Two youngsters who won the Vision75: A Billion Dreams competition talk about their dream for the country.
When I am awake and alone, I dream; not all my dreams are entirely reckless, I do get ambitious dreams – dreams that form a vision, for me and my nation. From several interactions I have had with similar minded contemporaries, I have noticed with pride that though we are all federally, culturally, racially, linguistically, religiously, intellectually, musically, and essentially different from one another, we are united by our dreams for India.
Dreams in video
The Confederation of Indian Industries (CII) and Young Indians (Yi), recently conducted ‘Vision75: A Billion Dreams', a competition that invited students from across the nation to submit video presentations on their visions for India 2022. While winner S. Chandilyan adopted the novel idea of showing a newspaper in 2022, carrying news of wonderful changes we wish to see in our nation like foreigners preferring Indian education and elections going online, runner-up Harikumar Krishnamurthy's vision was to give the next generation, a pollution-beggary-corruption-poverty free India. Both these MBA students from the University of Madras are not professionals at video-making; both of them hadn't expected to win, all they wanted to do was communicate their thoughts. Chandilyan and Hari had faced many constraints.
While Chandilyan had just Rs.100 to spare, and just one day before the contest closed; Hari knew what he had to say, but did not know how to say in a video presentation.
He went about interviewing people at the beach, noted their thoughts on Indian development and wrapped up the video within a week. Chandilyan won Rs. 30,000 and Hari won Rs. 25,000. Their videos can be viewed at http://www.vision75.in.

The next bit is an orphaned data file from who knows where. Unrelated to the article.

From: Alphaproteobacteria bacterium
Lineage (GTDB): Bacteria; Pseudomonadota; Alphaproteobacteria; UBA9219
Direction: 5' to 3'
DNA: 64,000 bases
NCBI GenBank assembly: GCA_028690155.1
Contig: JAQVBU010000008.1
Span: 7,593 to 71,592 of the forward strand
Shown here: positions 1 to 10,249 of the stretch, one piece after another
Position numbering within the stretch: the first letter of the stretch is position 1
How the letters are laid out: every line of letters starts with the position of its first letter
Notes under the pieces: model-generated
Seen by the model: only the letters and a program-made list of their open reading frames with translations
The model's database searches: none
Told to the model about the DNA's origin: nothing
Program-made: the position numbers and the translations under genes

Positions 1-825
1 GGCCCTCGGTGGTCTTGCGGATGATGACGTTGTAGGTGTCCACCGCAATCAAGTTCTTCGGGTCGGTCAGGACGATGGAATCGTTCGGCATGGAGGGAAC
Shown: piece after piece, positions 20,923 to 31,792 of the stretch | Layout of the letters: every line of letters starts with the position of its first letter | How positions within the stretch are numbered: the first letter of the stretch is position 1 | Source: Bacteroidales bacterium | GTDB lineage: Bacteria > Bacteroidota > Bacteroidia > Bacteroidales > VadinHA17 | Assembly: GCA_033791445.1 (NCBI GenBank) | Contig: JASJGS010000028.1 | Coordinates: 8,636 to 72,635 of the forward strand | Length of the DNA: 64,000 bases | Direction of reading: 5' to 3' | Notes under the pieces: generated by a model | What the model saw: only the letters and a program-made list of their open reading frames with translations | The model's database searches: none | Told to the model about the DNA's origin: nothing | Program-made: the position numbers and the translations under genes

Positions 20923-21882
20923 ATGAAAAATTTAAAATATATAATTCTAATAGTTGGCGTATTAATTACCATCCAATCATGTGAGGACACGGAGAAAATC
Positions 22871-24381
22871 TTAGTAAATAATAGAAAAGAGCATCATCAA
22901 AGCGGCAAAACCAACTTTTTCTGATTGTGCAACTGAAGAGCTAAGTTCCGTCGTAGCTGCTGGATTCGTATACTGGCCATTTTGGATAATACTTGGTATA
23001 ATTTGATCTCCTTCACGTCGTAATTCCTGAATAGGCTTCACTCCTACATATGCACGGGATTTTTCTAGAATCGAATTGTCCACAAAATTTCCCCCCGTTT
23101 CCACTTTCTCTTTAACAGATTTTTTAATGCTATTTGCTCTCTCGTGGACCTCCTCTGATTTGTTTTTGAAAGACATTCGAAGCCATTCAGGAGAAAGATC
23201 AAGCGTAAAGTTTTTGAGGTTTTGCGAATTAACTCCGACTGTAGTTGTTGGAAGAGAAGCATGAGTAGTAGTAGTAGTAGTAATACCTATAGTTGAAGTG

I went through their videos and asked the winners what they perceived as India's single biggest problem/handicap. While I expected run-of-the-press replies like poverty, inflation, illiteracy, exploding population and the ilk, I was surprised to get a response that was singular in consensus and common in essence. “People who want to serve the nation are not weighing politics as a medium. Hence, ironically, politicians are understood to be people who want money and power,” said Chandilyan. He further added that our individual successes in chosen arenas should be used to fuel our nation's development.
“Lack of intent-patriotism is India's biggest problem,” opined Harikumar. “What you give to the nation, you get back multi-fold.” Both these winners seem to point to what many of us have already realised as the panacea to India's social maladies — we, the youth, must play a direct, natural and a more important role in Indian politics.
Hari went on to say, “The first step is bringing us to think politically and competitions like ‘A Billion dreams' do just that.” This is very true. As both these winners did, we must examine the right and wrong of our current political milieu. We don't want progenies of political families to be trained in the mathematics and sciences of politics, we want them to be trained in nationalism and patriotism, in sound economics and policy engineering; this way, they wouldn't end up like their predecessors and buckle under the unreasonable demands of their respective vote banks.
We don't want the current “young political brigade” to be glib speakers and style monks; we want them to be responsible citizens first — responsible commonplace citizens. However, we will not oppose their rise, if it is by merit; we will accept them as our leaders and give them as much of Indian warmth as possible. This way, they would add credibility, which is currently conspicuous by absence, to the Indian Political Class.
The most urgent question is: What are you going to do for the nation? Are you going to walk along the stride of creative change-makers, or are you going to be seated in darkness, content being mere onlookers with derived benefits? Let patriotism fuel intention. If we want to propel India to the heights of prosperity, we have to be the procreators who willingly rise to be the policy-makers. Let us select not one, but many messiahs from amongst us, to direct our simple Indian dreams into staging globally, an Indian fascination, an Indian inspiration, an Indian revelation and an Indian illumination. For this, let us look forward to and participate in more competitions as “Vision75 — A Billion Dreams”. They craft our thoughts, mould our beliefs, show us the direction and get our words heard too! Congrats to Chandilyan and Harikumar, hope you become the architects of your own dreams.
Seshasayee is pursuing chartered accountancy.